Date of Award
Master of Science
Dr. Lei Meng
Gregory Veeck, Ph.D.
Laiyin Zhu, Ph.D.
Snowfall, snowfall variation, El Niño–Southern Oscillation (ENSO), Lower Peninsula Michigan, sea surface temperature
Masters Thesis-Open Access
Inter-annual variation of snowfall and its relation to climate indices will help clarify and improve the prediction of total snowfall in the Lower Peninsula of Michigan (LPM). This study examines the trend and variability of annual snowfall (November- March) using 8 homogeneous weather stations in the LPM. The statistical relationship between snowfall and air temperature, Sea Surface Temperature (SST), North Atlantic Oscillation (NAO), Pacific Decadal Oscillation (PDO) and Maximum Ice Coverage(MIC) of Lake Michigan is calculated. The long-term trend in the snowfall data set from 1950 to 2015 is removed before any statistical correlation analysis is conducted. My analysis suggests that annual total snowfall has increased over the period from 1950 to 2015 in all 8 stations with significant trends at the 90 % confidence level except for the Kent City station. An inverse relationship between regional air temperature and snowfall, obtained through correlation analysis, suggests that snowfall increases with a drop-in air temperature and vice versa. Inter- annual snowfall across the study area exhibits large temporal variations and SST anomalies representing ENSO have significant impacts on average annual snowfall. The impacts of NAO and PDO do not have significant influences on the average annual snowfall within the LPM.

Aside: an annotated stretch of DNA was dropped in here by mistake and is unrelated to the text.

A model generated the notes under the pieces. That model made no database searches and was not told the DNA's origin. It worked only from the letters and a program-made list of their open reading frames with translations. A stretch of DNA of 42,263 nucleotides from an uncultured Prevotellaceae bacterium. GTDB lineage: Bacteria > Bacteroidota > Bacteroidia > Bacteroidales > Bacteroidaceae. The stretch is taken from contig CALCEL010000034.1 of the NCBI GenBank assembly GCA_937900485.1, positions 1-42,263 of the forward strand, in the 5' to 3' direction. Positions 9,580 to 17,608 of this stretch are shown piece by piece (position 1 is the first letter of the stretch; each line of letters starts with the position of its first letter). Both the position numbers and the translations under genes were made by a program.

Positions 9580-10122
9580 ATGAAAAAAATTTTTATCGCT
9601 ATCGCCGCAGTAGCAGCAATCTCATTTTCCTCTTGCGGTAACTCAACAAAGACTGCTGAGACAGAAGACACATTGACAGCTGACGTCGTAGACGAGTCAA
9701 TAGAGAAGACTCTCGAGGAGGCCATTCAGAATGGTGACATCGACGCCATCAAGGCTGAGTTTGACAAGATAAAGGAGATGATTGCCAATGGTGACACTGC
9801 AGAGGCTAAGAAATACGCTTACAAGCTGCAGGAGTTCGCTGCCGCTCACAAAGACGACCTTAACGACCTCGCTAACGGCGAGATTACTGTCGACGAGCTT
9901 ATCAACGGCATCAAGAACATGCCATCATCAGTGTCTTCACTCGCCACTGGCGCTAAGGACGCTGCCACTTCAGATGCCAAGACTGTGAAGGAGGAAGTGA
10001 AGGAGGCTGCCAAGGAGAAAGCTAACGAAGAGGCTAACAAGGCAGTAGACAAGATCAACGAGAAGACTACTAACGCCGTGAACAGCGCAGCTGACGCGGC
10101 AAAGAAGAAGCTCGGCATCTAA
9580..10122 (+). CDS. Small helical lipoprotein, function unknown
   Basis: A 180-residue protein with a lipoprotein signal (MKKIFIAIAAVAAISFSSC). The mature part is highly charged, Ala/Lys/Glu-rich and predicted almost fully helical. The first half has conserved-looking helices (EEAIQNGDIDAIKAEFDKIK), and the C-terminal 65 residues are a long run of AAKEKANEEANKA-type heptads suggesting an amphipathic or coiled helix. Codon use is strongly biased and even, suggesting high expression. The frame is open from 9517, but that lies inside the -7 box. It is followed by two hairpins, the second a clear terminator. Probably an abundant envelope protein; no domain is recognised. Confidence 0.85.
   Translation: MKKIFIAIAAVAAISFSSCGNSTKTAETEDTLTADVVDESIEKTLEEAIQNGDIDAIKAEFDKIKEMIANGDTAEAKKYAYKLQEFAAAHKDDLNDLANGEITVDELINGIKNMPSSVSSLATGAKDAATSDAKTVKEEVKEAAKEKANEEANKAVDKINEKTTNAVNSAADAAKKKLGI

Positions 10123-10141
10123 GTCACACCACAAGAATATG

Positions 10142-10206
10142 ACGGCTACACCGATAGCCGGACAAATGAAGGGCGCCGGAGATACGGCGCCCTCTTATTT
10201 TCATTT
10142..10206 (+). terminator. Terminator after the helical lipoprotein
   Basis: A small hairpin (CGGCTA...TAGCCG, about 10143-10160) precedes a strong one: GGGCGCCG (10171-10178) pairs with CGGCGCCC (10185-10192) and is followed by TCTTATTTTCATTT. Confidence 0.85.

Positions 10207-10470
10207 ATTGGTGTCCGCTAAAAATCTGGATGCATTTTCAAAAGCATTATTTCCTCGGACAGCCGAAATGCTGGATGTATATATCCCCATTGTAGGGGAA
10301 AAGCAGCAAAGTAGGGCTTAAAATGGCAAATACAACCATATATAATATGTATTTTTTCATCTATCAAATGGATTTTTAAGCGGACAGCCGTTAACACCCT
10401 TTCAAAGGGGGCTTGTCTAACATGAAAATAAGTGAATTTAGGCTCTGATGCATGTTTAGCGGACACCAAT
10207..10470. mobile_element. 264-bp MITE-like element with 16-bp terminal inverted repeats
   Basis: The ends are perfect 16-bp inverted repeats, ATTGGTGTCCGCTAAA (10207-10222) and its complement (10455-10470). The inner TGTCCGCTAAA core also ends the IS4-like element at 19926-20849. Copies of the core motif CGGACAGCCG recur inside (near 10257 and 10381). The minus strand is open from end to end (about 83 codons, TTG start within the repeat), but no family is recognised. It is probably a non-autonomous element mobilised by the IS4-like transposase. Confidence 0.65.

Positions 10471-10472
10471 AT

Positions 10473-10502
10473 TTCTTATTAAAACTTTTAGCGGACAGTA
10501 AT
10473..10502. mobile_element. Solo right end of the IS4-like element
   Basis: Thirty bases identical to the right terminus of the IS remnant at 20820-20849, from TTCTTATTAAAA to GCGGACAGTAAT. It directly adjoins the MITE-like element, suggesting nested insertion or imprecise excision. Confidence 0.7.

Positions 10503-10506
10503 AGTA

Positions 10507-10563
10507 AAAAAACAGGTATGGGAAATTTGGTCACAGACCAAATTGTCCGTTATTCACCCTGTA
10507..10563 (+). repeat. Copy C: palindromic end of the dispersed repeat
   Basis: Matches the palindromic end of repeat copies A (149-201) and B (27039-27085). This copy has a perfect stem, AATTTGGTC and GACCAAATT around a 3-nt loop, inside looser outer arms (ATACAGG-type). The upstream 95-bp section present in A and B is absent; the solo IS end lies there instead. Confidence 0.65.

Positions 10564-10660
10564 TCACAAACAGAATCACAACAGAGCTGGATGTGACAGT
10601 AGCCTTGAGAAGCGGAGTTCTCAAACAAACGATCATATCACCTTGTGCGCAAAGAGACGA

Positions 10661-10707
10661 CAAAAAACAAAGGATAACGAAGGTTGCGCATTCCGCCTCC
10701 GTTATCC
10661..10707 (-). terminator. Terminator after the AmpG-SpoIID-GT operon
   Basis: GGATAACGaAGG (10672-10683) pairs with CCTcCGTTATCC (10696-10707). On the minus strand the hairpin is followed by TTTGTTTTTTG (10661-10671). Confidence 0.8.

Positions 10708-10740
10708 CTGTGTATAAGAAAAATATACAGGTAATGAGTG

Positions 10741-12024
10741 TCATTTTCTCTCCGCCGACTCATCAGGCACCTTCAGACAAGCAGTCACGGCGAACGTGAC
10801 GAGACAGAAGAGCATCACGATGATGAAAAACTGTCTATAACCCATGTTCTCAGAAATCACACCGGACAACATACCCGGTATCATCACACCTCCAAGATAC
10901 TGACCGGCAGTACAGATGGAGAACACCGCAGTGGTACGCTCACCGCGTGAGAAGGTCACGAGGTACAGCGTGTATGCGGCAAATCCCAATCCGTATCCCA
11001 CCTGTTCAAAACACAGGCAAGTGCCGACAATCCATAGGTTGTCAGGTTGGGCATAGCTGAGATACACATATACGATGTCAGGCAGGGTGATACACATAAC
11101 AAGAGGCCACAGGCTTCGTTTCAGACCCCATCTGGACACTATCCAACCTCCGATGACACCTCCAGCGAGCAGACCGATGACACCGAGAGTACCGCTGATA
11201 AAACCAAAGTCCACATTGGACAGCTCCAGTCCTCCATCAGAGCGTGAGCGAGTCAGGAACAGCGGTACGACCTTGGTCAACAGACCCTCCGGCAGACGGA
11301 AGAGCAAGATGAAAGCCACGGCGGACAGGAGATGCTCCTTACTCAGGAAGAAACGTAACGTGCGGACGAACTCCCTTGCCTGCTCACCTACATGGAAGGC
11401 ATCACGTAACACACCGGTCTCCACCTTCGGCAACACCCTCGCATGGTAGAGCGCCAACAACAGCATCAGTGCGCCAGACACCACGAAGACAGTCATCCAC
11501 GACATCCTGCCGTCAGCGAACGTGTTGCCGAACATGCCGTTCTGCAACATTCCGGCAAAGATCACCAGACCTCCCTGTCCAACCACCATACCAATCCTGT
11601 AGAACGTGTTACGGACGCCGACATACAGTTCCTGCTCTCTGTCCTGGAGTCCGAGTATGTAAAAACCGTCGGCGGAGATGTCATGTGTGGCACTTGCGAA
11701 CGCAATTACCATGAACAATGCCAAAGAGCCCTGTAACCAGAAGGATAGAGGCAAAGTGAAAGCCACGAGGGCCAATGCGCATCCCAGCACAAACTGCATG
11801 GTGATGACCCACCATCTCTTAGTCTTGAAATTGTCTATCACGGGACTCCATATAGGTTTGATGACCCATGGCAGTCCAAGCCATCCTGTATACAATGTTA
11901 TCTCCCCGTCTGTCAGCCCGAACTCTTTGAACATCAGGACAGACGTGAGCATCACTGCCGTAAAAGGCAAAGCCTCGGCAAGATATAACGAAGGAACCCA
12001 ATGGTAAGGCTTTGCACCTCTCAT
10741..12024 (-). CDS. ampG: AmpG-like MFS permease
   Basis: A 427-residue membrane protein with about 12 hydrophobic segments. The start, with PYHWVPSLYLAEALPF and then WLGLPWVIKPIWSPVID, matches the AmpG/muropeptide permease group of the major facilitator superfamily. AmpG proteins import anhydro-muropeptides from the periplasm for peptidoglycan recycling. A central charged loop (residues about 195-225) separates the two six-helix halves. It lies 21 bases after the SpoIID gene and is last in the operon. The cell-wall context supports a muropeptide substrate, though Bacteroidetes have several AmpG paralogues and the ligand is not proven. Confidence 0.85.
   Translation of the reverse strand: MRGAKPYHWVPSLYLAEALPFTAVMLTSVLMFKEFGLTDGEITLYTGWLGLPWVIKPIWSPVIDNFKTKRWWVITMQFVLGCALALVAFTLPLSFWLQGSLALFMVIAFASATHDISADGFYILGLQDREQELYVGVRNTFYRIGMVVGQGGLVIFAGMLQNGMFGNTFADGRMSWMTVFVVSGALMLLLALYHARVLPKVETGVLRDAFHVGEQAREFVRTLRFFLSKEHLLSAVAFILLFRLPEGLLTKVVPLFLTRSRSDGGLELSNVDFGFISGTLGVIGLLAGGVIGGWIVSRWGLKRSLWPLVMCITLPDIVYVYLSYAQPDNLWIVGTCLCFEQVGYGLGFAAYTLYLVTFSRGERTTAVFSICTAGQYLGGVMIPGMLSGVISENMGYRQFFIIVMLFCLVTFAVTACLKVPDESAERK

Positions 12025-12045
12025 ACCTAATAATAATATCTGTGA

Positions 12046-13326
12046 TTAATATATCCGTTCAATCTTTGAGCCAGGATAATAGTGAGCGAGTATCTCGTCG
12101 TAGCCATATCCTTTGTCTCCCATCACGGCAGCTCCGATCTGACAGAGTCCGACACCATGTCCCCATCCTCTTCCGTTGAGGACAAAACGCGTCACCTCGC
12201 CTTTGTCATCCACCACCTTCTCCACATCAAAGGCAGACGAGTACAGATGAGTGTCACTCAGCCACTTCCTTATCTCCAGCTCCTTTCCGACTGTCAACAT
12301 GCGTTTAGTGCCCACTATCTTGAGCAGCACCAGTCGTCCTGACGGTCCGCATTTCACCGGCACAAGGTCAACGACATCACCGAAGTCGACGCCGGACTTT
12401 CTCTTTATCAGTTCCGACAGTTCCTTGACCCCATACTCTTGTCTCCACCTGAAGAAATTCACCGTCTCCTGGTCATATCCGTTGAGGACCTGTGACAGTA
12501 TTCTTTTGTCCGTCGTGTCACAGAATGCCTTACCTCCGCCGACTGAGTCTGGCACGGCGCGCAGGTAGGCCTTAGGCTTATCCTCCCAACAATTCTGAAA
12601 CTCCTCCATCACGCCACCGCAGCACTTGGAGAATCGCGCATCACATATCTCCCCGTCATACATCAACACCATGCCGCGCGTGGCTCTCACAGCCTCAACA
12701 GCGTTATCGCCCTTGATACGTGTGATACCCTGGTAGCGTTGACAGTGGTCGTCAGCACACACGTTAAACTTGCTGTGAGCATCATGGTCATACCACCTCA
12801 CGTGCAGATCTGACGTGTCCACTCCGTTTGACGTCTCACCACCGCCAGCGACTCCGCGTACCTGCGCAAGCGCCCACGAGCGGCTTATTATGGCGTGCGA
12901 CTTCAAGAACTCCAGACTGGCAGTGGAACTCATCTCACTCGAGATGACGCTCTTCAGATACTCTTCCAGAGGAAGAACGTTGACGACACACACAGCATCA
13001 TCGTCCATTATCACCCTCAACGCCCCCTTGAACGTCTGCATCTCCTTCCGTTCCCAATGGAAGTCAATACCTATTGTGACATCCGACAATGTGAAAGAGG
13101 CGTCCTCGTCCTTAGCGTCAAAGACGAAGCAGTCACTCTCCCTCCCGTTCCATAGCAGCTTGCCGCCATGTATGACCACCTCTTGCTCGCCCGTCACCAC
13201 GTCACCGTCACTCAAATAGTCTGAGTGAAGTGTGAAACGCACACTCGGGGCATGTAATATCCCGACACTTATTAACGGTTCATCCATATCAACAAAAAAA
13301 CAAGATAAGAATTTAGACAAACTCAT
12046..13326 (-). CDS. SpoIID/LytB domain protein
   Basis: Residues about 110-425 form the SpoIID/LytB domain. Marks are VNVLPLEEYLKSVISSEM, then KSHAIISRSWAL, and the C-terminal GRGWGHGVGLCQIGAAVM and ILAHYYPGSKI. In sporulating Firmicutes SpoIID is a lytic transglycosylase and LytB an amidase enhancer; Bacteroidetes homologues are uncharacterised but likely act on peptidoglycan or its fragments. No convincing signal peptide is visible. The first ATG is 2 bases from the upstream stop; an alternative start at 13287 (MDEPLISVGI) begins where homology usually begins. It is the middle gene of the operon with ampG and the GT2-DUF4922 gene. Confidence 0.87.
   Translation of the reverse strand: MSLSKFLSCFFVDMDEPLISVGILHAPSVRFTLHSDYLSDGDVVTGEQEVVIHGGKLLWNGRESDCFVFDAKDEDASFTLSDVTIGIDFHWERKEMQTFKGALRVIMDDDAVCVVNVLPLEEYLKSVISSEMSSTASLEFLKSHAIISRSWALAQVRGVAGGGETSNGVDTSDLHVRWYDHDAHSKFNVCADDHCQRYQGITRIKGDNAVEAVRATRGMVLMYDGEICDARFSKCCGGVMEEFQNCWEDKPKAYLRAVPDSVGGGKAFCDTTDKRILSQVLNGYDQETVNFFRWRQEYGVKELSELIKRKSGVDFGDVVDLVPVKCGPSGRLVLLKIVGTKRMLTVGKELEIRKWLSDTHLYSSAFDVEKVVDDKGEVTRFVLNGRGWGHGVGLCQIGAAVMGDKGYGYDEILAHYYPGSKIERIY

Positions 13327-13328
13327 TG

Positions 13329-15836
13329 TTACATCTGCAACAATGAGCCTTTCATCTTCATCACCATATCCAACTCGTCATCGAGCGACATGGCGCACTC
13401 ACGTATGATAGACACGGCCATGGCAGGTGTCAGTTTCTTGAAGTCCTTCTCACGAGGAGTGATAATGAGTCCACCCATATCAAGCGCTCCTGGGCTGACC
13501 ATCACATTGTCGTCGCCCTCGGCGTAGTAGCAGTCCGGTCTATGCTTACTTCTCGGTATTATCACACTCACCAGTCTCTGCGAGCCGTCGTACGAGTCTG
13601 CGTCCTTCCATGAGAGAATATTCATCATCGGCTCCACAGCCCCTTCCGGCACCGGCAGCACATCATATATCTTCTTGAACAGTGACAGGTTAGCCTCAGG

Koirala, "Interannual Variations of Snowfall in the Lower Peninsula of Michigan and Impacts of Local and Remote Meteorological Conditions" (2018). Master's Theses. 3415.